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Introduction - Michael Lynch And Sixteenth-Century Scotland

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Chapter Summary

This book opens new windows onto the study of sixteenth-century Scotland. It also functions as a Festschrift for one of the most distinguished historians of this crucial period: Professor Michael Lynch, the author of Scotland: a New History. Michael's scholarly achievement is to have changed the very way in which one now has come to think of topics as Mary queen of Scots, her son James VI and I, the city of Edinburgh, and the religious and political upheavals conventionally grouped under the term 'Reformation'. The primary importance of the long sixteenth century is demographic: it was between 1500 and 1650 that western Europe experienced a long upswing of its population, ending the stagnation of the later middle ages. In urban history it has always been one of Michael's contentions that the 'early modern town' had a distinct identity. Protestantism too features strongly in the book.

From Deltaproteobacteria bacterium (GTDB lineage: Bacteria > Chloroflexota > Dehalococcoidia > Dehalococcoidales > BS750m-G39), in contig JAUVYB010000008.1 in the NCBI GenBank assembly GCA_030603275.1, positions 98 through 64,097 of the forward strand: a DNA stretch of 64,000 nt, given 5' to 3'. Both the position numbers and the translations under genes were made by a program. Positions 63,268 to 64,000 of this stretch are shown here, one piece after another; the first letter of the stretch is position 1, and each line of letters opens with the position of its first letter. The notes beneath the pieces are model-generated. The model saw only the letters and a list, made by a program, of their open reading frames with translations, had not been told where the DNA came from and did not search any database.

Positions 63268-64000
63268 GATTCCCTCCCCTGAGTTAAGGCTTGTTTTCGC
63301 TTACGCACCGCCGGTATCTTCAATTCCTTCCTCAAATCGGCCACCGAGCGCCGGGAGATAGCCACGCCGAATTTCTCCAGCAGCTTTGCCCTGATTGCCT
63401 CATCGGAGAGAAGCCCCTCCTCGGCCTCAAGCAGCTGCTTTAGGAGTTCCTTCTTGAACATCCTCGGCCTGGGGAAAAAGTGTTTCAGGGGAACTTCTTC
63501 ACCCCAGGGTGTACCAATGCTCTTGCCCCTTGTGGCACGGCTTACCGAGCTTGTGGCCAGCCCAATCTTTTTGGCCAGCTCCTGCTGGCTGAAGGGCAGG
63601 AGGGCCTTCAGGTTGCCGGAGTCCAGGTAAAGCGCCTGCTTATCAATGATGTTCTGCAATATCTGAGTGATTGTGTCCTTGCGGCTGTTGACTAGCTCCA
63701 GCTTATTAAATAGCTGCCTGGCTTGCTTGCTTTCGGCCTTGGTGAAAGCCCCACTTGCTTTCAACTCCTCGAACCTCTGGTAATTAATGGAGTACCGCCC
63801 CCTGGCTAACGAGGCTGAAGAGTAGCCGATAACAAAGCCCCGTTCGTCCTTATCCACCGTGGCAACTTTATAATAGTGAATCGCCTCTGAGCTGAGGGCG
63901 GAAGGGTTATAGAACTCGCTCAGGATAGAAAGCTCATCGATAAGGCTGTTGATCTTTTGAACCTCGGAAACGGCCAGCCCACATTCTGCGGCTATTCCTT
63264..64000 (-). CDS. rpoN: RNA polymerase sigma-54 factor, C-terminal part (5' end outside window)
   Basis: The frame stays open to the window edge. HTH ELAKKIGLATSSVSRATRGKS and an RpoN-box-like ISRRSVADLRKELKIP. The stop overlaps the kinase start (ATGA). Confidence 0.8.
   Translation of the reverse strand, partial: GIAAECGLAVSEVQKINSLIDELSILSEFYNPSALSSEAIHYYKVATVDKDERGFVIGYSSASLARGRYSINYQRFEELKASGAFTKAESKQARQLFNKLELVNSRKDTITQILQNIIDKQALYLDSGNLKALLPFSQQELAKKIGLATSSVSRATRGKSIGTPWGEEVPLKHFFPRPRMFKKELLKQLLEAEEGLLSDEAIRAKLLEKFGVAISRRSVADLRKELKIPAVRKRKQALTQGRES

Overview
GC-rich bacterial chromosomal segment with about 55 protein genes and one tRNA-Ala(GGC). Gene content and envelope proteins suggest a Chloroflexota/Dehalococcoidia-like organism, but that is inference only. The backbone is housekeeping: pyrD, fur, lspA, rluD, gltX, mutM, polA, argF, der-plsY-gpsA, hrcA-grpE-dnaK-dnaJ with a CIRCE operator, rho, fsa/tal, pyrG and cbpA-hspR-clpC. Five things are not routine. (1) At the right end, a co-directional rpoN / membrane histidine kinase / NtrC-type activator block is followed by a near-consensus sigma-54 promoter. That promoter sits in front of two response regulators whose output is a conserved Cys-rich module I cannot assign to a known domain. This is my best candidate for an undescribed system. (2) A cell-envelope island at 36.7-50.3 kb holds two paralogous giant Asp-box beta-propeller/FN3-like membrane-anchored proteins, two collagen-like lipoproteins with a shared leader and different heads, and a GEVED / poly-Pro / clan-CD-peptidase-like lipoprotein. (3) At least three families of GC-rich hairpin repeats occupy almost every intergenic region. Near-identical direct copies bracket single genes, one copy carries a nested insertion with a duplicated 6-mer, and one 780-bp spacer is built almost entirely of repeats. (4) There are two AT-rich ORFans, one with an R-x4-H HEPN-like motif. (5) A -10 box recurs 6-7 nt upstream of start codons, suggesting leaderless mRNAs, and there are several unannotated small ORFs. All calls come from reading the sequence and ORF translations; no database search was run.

Keywords: early modern town; Edinburgh; English Reformation; King James VI; long sixteenth century; Mary queen of Scots; Michael Lynch; Protestantism; Scotland: a New History



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